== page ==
The distance of animals from surveyors (detection distance) is probably the most ubiquitous source of perception bias during animal surveys. BAM accounts for this by using distance sampling to analyse the subset of surveys where avian detections are recorded relative to two or more distance intervals. Distance sampling models the perception rate as a decreasing function of the detection distance (Fig). The resulting function is then used to calculate the proportion of birds that are missed by the survey because they were not perceived by the observers (Buckland et al. 2001) .
The probability of detecting available birds as a function of their distance from observers for 102 species of boreal songbirds is shown here. The marks on the x-axis denote the effective detection radius for each species.
The perception rate can be conveniently expressed as the effective detection radius (EDR). The effective detection radius results are posted on the Life History page for each species. The EDR is the distance from the sampling point at which as many birds are detected beyond EDR as remained undetected within EDR. This allows one to measure the effective area sampled by the survey. This is important because it allows researchers to estimate densities, which can then be extrapolated to population sizes. This distinguishes distance sampling from all other survey methods that are based solely on multiple observers, visits, or time intervals.
Because the area surveyed increases with the square of radius, even small differences in EDR can result in large differences in density and population estimates. For example, a 10% decrease in EDR from non-forest habitats to closed-canopy forests in the boreal translates to a 24% difference in density, given equivalent survey counts. BAM is therefore including a tree cover variable in our distance sampling models to control for habitat effects on perception rates.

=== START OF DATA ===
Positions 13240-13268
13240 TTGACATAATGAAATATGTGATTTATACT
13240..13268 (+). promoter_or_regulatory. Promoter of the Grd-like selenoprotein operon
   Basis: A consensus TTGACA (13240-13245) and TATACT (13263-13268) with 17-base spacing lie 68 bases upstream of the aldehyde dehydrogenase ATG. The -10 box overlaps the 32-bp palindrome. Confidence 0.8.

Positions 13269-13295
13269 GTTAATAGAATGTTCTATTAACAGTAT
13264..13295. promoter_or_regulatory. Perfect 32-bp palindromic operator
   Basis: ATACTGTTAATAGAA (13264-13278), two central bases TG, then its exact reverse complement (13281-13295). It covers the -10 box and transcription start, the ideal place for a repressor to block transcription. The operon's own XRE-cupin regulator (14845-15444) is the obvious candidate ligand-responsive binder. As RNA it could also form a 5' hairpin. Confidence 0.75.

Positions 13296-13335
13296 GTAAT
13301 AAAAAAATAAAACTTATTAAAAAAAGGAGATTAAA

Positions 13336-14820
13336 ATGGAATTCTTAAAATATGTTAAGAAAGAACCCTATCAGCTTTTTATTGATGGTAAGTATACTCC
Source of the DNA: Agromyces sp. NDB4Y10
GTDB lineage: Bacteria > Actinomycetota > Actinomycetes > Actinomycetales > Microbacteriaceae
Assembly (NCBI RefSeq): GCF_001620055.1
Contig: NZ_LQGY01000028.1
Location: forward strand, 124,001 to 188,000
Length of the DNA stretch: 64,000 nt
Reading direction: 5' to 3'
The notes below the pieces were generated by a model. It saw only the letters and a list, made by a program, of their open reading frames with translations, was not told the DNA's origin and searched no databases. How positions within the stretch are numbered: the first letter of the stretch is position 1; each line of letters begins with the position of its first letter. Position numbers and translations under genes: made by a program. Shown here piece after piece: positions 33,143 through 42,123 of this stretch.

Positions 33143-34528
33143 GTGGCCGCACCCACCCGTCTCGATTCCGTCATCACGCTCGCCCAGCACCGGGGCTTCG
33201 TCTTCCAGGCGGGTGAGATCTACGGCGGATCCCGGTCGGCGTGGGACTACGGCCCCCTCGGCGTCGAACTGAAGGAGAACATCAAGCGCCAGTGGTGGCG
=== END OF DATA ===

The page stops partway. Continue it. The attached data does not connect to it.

BAM has also found that the EDRs for boreal songbirds are consistently smaller than the maximum detection distances (MDD) used by Partners in Flight to estimate continental population sizes of landbirds (Rosenberg and Blancher 2005, Partners in Flight 2007 ). This difference results in abundances estimated using EDR that average 5 times those resulting from abundances estimated using MDD. Replacing MDD with EDR should therefore increase population estimates for boreal birds.
Finally, BAM uses distance sampling to standardize density estimates relative to variation in the survey radius among the contributing projects. This is important because the raw survey counts consistently increase with the radius of the surveys. For example, raw counts of boreal birds increase on average by 31% from a 100-m, fixed-radius survey to an unlimited-distance survey. After adjusting the counts using EDR, densities differ by only 1% between these survey radii.